Step 3: Apply for an EIN

An EIN is like a social security number for your business. This number is how the IRS will be able to identify your business. You will receive your EIN to write down once you complete your application and you will receive it in the mail a few days later.

Here’s the link to apply for an EIN:

Step 4: Apply for a state tax ID and withholding number

This is not required in all states. In Georgia this is required. You will be making tax payments to your state and to the IRS. Your state tax ID allows you to make your state tax payments. Here is the link for the starting point to get a state tax ID and withholding number:

Step 5: File form 2553 with the IRS to be taxed as an S Corp (optional)

This step is completely optional. Completing this step allows you to file your taxes as an S Corp instead of a sole proprietorship. I am not a tax professional. If you have read my other posts you know how much I hate taxes. So, in simplest terms, if your business is taxed as sole proprietorship (which is what your LLC will automatically be taxed as if you do not file to be taxed as an S Corp) all your income is subject to all the taxes you pay. If you are taxed as an S Corp, you will pay yourself a reasonable salary which will be fully taxed. All your other income is taxed at a lower rate. Once the IRS has received and approved form 2553, you will receive a letter in the mail stating you will be taxed as an S Corp. This can take several weeks.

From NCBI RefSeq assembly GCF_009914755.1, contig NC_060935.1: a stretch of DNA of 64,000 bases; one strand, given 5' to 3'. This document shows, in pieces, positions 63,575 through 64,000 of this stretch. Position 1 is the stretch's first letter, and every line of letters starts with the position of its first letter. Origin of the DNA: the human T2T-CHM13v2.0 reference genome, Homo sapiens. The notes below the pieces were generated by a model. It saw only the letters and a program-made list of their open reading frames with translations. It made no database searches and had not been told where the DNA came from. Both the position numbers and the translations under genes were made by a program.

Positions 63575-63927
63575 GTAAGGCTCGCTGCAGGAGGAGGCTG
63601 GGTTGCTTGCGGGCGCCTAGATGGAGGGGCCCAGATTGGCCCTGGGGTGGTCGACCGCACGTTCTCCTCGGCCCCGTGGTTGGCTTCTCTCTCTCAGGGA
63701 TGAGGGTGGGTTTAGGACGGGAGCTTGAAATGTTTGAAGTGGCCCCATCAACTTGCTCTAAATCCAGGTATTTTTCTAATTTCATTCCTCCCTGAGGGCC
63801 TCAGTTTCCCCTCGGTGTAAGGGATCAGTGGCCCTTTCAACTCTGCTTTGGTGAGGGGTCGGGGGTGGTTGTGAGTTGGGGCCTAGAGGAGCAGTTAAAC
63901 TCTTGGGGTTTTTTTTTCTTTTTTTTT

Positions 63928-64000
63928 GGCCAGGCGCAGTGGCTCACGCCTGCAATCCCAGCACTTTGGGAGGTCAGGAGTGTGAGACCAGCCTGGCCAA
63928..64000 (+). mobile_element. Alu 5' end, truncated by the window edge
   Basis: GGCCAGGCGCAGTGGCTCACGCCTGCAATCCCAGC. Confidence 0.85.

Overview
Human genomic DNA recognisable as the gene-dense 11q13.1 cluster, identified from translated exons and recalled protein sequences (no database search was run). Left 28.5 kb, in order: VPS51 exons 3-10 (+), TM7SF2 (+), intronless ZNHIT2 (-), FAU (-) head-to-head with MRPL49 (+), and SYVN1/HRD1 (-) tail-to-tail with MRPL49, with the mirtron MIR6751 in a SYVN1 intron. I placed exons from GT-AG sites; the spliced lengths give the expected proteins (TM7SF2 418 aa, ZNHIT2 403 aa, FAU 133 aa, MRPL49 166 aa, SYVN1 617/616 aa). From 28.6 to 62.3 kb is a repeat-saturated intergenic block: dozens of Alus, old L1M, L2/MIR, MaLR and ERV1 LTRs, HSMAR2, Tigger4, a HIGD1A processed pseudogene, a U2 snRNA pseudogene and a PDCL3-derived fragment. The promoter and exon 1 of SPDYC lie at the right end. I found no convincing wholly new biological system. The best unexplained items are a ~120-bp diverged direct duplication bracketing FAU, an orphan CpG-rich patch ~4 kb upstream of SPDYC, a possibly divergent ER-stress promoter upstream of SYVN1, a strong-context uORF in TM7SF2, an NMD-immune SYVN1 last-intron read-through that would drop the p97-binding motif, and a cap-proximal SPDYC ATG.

Here’s a link to IRS form 2553 and the instructions for the form:

Step 6: Sign up with a payroll service (if you are going to be taxed as an S Corp)

If you are going to be taxed as an S Corp and need to pay yourself a salary, you will need a payroll service to manage your salary and payroll taxes. I use OnPay. They have been super simple to use, very reliable, and have been very responsive when I needed help (and I needed A LOT of help).

Step 7: Sign up with an accounting software

Register with some type of accounting software. I use Quickbooks online. I don’t find it to be the most user friendly and my CPA usually has to fix some things at the end of the year, but it’s cheap and it gets the job done. I just connected my bank and credit card accounts and each month I go in and make sure all income and spending has been categorized. To be totally honest, I really only do this quarterly and sometimes less, but even when I put it off it only takes me about an hour to get all caught up. Quickbooks also allows you to generate all the reports your CPA will need to plan and complete your taxes which has definitely made tax season much easier for me.

Step 8: Get a fantastic CPA

I am a big believer in having people around who are experts at what they do so I can focus on being an expert at what I do. So, find a fantastic CPA so you can just give them the documents they ask for and you can be on your merry way. Filing my taxes as an S Corp typically costs about $800-$1000 per year.

You are all set! Hopefully I made this process easy-ish for you! If you have questions or thoughts, please comment below. Do you hate taxes as much as I do? Let me know in the comments! Also, go to the home page and subscribe to be notified each time I make a new post.